Amazon — our biggest threat or opportunity?
In light of their recent Whole Foods acquisition, much has been made about Amazon flexing their muscles again in a new industry. It’s certainly not the first time we have heard cries about the impending threat of Amazon. This has been going on since their early days, when brick and mortar bookstores feared the online giant.
As it turns out, the book stores’ old fears were warranted. Amazon rapidly made book buying easier, and simultaneously consolidated supply into one simple, yet massive digital library. You know the rest of the story.
Here we are again with Amazon’s latest foray into groceries. I’m certain the initial reaction is to highlight their big, bad, industry-consuming behavior. Fair enough — I’m sure any altruistic behavior is merely an externality of some profit-driving activity. BUT, every time that Amazon digitizes vertical X, Y, or Z, they send up the newest signal that X, Y, and Z are open for business to everyone.
Amazon may kill late online adopters, but they also democratize the market and distribution engine for all kinds of products. It’s the Amazon Catch 22 — they may kill small book stores, but they simultaneously create a market for anyone to become an author and monetize their craft.
Case in point — my Uncle In-law, spent a significant amount of time drafting up his first novel. Pre-Amazon, any kind of monetization would be tied to a few key publishing relationships, or significant hustle to get his book placed in stores.
With Amazon, the publisher acts more as the desired stamp of approval — a signal; not the only driver for consumer viewership. There are good book listings and bad book listings on Amazon, but there are few barriers to entry for both. Now, more than ever, anyone can create a product, and sell it to practically an unlimited audience through Amazon. Amazon doesn’t care who you are or where you’re from. They care about your conversion rate on their site. (Yes, you can now buy his book in one click online…great reviews btw).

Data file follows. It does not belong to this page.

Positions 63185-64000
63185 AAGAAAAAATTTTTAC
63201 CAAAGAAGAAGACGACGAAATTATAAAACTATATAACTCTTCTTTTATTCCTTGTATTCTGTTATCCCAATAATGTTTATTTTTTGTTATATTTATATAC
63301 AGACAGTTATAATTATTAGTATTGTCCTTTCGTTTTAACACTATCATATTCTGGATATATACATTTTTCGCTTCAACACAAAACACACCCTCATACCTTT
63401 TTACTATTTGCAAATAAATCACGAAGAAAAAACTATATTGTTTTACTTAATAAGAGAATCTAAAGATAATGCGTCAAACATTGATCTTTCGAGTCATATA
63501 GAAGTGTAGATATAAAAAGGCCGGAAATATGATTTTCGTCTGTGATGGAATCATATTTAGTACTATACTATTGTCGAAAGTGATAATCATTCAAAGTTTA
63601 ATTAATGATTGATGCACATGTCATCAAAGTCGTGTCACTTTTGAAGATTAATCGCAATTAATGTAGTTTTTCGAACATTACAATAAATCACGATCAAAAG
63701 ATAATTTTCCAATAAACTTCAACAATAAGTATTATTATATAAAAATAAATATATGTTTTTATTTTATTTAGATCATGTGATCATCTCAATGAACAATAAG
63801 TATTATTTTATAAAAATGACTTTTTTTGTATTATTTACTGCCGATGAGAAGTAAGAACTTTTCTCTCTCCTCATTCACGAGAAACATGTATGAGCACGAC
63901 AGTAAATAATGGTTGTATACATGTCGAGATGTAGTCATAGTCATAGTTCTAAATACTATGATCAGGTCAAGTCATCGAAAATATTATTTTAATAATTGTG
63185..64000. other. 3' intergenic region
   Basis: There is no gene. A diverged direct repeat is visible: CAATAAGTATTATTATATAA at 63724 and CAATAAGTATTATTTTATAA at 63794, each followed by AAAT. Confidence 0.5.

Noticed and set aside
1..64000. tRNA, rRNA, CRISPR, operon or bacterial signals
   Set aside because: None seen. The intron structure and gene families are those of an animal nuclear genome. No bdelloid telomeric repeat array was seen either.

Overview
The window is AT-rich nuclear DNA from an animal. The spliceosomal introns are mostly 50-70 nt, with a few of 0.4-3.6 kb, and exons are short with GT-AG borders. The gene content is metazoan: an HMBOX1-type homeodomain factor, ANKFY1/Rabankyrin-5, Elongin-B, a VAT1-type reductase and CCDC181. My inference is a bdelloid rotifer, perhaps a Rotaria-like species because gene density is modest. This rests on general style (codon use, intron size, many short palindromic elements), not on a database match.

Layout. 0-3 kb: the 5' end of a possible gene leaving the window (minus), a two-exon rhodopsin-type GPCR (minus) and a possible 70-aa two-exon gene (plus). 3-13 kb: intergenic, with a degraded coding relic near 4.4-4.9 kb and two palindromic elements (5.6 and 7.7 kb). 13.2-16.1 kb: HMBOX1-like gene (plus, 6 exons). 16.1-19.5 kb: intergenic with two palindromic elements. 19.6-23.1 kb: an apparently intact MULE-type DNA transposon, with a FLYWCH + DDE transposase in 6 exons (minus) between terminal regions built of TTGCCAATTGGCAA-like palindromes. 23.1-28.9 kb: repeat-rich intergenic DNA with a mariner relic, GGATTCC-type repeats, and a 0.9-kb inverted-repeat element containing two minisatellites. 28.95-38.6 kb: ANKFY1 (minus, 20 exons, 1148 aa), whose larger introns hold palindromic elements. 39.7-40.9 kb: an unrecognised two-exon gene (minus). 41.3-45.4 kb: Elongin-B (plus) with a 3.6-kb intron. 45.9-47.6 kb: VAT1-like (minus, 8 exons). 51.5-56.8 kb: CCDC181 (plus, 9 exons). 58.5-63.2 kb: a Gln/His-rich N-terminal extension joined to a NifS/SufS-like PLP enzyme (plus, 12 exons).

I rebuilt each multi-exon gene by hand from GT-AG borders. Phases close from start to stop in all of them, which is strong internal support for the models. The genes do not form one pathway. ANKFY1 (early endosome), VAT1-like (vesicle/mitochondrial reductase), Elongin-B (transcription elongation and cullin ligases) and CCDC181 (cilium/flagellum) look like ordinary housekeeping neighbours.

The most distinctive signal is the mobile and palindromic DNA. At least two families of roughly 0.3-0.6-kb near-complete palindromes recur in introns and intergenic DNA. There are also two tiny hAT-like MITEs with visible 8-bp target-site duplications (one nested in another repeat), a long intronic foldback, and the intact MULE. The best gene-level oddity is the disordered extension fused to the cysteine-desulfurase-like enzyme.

Incredibly, 50% of online product purchases start on Amazon. Yet, there is paltry information on Amazon SEO and their product listing engine. I did some digging, and A9, Amazon’s algorithm for product ranking, seems to be a big mystery. In contrast, every big business employing paid acquisition has dedicated significant resources to SEM and traditional SEO. What does that mean for the small entrepreneur?
By digitizing vertical after vertical, Amazon is creating the greatest opportunity for small sellers to reach massive audiences. The individuals who figure out Amazon SEO and listings, can create cash cow businesses with all kinds of products. Thousands of authors and small business owners can now compete on a much more level playing field.
Going forward, it will be fascinating to see how big online retailers react to a growing group of savvy individuals, who eat into their categories with solid Amazon fundamentals. It’s the new online competitive landscape, where execution and digital know-how can trump war chests and long-standing relationships.
All of this is creating our latest Amazon conundrum — they are empowering small entrepreneurs and potentially hurting big online business. It seems we can’t escape the Amazon Catch 22.